A JSON document can contain numbers, written in decimal notation. The standard does not specify any type for these numbers – a number is just defined syntactically as a sequence of digits, optionally followed by a dot and some more digits. (There may also be a minus sign in the front and an exponent in the end – see the standard for the exact specification.)

A JSON parser should do the best job it can to preserve this information in the types available to the programmer. In this blog post I am taking a look at the tools available on the Apple platforms, and explore a problem that occurs when using the Decimal type.


The JSONSerialization class, known as NSJSONSerialization in Objective-C, was the standard method of deserializing JSON up until the Swift 4 release. How does it handle numbers? Let’s take a look at a few examples. You may follow along in a playground.

func parseJsonArray(_ jsonString: String) -> [Any] {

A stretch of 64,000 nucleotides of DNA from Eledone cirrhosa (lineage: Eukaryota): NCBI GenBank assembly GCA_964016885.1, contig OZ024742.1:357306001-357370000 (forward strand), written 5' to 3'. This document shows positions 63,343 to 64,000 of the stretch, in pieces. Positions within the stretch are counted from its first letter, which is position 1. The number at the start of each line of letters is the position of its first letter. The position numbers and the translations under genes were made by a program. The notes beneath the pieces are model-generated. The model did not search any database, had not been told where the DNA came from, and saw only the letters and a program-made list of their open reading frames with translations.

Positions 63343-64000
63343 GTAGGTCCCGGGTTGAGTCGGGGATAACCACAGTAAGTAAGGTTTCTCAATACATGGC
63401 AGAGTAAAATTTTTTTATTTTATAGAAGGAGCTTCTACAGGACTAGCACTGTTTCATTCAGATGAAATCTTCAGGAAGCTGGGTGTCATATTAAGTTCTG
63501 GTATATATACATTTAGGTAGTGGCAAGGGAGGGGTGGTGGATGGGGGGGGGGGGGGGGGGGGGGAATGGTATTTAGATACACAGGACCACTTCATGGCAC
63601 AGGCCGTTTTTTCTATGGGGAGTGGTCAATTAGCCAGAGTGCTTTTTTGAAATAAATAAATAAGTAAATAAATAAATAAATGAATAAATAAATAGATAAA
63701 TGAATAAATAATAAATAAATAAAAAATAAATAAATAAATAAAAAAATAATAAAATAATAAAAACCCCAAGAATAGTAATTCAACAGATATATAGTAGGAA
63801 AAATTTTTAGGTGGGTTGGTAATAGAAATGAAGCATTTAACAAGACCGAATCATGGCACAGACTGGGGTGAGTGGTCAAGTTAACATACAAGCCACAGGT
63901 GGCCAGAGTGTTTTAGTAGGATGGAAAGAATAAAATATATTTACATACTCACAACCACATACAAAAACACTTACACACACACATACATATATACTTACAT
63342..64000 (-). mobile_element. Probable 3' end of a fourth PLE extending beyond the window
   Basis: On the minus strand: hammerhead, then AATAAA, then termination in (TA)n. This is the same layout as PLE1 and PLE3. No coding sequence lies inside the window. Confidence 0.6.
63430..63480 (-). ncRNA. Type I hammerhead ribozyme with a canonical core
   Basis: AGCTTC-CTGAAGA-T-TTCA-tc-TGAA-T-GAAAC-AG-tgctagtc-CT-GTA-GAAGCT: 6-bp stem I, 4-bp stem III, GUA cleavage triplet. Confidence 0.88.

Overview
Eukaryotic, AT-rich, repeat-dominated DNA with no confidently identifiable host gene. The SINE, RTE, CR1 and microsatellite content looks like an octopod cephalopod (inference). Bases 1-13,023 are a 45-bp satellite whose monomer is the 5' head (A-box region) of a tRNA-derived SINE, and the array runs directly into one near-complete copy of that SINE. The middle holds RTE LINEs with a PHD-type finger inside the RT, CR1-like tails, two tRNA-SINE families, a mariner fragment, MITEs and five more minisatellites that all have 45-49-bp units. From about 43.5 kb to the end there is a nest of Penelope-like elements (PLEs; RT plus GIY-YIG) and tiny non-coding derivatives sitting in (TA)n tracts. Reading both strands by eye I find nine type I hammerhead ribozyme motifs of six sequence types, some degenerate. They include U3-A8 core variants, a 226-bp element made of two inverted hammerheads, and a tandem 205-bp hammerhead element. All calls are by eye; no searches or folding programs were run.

let data = jsonString.data(using: .utf8)!
    return try! JSONSerialization.jsonObject(with: data, options: []) as! [Any]
func printInfo(_ items: [Any]) {
    for item in items {
        print("\(type(of: item)) - \(item)")
printInfo(parseJsonArray("[5, 3.133]")
// Prints:
// __NSCFNumber - 5
// __NSCFNumber - 3.133

This being a typical Objective-C API, we’re not specifying what types we expect; the framework parses into types it sees fitting, and in this case we get a private subclass of NSNumber called __NSCFNumber. Exactly how that type stores the number, we are not told. So, do we always get this type for numbers? No:

// Prints:
// NSDecimalNumber - 1.23456789123456789

It has now switched to an NSDecimalNumber. In all cases, whether we get an __NSCFNumber or an NSDecimalNumber, we can get a string representation of the parsed number that is exactly as how we wrote it in the JSON – no precision was lost. It presumably chooses an NSDecimalNumber where it can no longer fit the decimals in the mantissa of a Double.